- Do Service Work – Volunteering at a 12-step meeting hall or homeless shelter during the holidays helps with selfishness. Getting out of yourself and your comfort zone by helping others is a great way to boost your self-esteem and do something nice for someone else without expecting anything in return.
- Work with Someone New in Recovery – Part of many recovery programs is about helping newly sober people. Sponsorship is a huge part of the 12-step program. The 12-step program is designed for you to work through the first 11 steps with momentum and then go to meetings to carry the message and find new people to share the news with, which is the 12th step. It’s another great way to avoid holiday relapses and relapses at any other time of year.
- Increase Your Therapy Appointments – If you’re currently seeing a counselor or therapist, if you’re not, it is highly recommended that you do; it may be helpful to schedule more appointments around the holidays and during other times of struggle. The more you surround yourself with people and effective solutions, the less you are in isolation with ineffective solutions.
- Work on Your Resentments and Your Amends – Resentments and not clearing up past harms done to others puts many on the fast track to relapse. Having resentment or neglecting to make amends with someone will undoubtedly increase stress levels during the holidays. The more we clean our side of the street and the more sincere we are in our willingness to own what we did that hurt someone else, the easier the holidays and all the other days of the year will be, especially when you come in contact with the person.
- Set Boundaries – Like knowing your limitations, knowing who will be with you at holiday gatherings, and working through a plan with your sponsor, treatment team, and other family members. Have other families aware of your concerns and the higher risk of relapse to help you and formulate plans for risky situations. If a toxic family member is there, ask others if they see you one on one with the toxic individual to intervene in the conversation casually, so you are not alone with them one on one.
- Do Not Isolate Yourself – When we suggest avoiding high-risk situations and people, we are not suggesting that you sit home alone. Isolation, especially during the holidays, can cause depression and sadness in anyone, regardless of addiction concerns. Always be around positive people and influences. Surrounding yourself with people, places, and things that are high risk is not advised.
- Medically Assisted Treatment (MAT) – Talk to your treatment team about your concerns. Many opioid addicts and alcoholics have medications available to them that can help them with another layer of protection. Medications like Vivitrol and oral Naltrexone are helpful for both opioid users and alcohol users. Medications like Antabuse can help alcoholics. Talk to your doctor or treatment team about these medications and how they can help.
Tips to maintaining sobriety during the holidays
Above, we explained things you could do to avoid holiday addiction relapses and increase your chances of successfully making it through the holidays and any other time of year. There are many other little things you can do in addition to the suggestions listed above. Adding exercise to your routine is good for your physical and mental health. Not to mention it can help with an increased appetite during the holidays. Meditation and yoga can help clear the mind of unwanted thoughts and help recenter you during times of increased stress. Spending more time with your family and children attending holiday events and being happy and present with them can help you feel better and remind you of your purpose in life. Another great tool is practicing mindfulness. Mindfulness is being aware of your thoughts and minimizing your reactivity to situations that arise. When something happens, take a deep breath and think it through before acting on impulse. Once you react or say something, you can not take it back.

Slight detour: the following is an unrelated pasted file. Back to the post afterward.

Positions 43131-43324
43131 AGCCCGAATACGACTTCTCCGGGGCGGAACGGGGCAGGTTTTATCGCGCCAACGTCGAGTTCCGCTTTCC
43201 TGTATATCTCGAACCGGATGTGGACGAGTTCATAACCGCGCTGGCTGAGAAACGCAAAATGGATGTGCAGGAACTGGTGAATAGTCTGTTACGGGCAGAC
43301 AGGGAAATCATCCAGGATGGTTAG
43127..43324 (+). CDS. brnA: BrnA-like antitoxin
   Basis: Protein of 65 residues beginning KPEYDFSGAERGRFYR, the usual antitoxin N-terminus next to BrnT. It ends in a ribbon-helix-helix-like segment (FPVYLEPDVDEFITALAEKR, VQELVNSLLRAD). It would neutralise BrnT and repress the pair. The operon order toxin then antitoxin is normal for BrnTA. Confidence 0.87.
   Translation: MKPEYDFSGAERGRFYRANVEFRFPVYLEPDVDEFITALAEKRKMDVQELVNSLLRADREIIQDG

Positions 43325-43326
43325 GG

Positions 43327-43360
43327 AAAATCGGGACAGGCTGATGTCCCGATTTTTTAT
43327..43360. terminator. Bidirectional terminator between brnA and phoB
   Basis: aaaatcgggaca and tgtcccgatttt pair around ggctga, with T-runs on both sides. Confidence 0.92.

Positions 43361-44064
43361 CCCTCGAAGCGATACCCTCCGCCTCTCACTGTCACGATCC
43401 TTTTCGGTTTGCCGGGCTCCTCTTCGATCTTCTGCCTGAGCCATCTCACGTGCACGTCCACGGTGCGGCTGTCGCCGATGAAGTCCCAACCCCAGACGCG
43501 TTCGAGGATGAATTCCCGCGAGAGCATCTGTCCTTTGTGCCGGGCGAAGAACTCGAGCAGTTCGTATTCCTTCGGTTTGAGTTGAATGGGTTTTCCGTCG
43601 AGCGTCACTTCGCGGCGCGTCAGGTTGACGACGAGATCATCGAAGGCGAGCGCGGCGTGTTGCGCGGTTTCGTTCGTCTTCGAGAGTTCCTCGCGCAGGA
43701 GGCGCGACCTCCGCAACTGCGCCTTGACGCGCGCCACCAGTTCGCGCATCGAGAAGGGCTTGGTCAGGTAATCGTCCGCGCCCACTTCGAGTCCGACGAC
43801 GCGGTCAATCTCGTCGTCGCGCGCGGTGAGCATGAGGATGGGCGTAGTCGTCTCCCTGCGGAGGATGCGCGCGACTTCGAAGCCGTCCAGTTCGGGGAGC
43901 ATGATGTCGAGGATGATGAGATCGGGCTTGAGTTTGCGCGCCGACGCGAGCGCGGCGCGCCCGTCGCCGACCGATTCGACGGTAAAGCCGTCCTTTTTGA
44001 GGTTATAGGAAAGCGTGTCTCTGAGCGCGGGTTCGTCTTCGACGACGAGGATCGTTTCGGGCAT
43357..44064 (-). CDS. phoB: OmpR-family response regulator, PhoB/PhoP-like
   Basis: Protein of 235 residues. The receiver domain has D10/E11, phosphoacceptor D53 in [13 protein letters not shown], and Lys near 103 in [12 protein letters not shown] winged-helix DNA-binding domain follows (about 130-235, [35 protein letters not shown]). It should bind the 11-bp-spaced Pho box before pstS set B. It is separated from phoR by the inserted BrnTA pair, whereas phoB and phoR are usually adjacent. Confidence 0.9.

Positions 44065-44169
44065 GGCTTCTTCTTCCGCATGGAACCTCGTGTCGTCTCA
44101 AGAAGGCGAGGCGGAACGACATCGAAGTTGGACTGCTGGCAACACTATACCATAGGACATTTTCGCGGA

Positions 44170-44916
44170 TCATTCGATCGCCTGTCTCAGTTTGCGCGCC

The more you do for your recovery, the greater your protection against a slip or relapse. The greatest tip may be to perform at least some of the suggestions above instead of complete inaction. Running through the holidays on willpower alone, with no support, can set you up for danger. Remember, the holidays are not directly causing the relapse; the slip backward in your recovery program or never getting started in one is.
Healthy recovery for your family
Much of the conversation has been centered around what the substance user should look out for and do to avoid holiday addiction relapse. The family can significantly impact their loved one’s chances of relapse, too. If your loved one is new in recovery, it is important to give them space and respect where they are at. They will be vulnerable and don’t need you to bring up things that will stress them out at the dinner table. We understand the family has gone through a lot and is angry. There is a time and place for that discussion. Setting aside your grievances with them at family gatherings can help your loved one through the stressful time. On the flip side, we suggest that if the person is actively using drugs or alcohol, these suggestions may change. We suggest for your families’ sanity and concern for others that if the substance user is actively using drugs or alcohol or plans on drinking or using drugs at the family gathering, you do not allow them there.
Family First Intervention helps families and substance users all year. We do receive an overwhelming amount of inquiries between Thanksgiving and Christmas. We see a much higher level of stress from families wanting to know what they should do during the holidays with their loved one who is actively using. We are happy to help guide you through your questions and concerns. We suggest and remind most families that they have most of the control because they are the ones who determine for themselves what they can and can not do. Letting the substance user ruin your holiday plans is up to you and the other family members who can and will be affected. The greatest gift you can give yourself and the substance user is a second chance at life and a life of happiness by changing the situation and entering recovery for both family and substance user.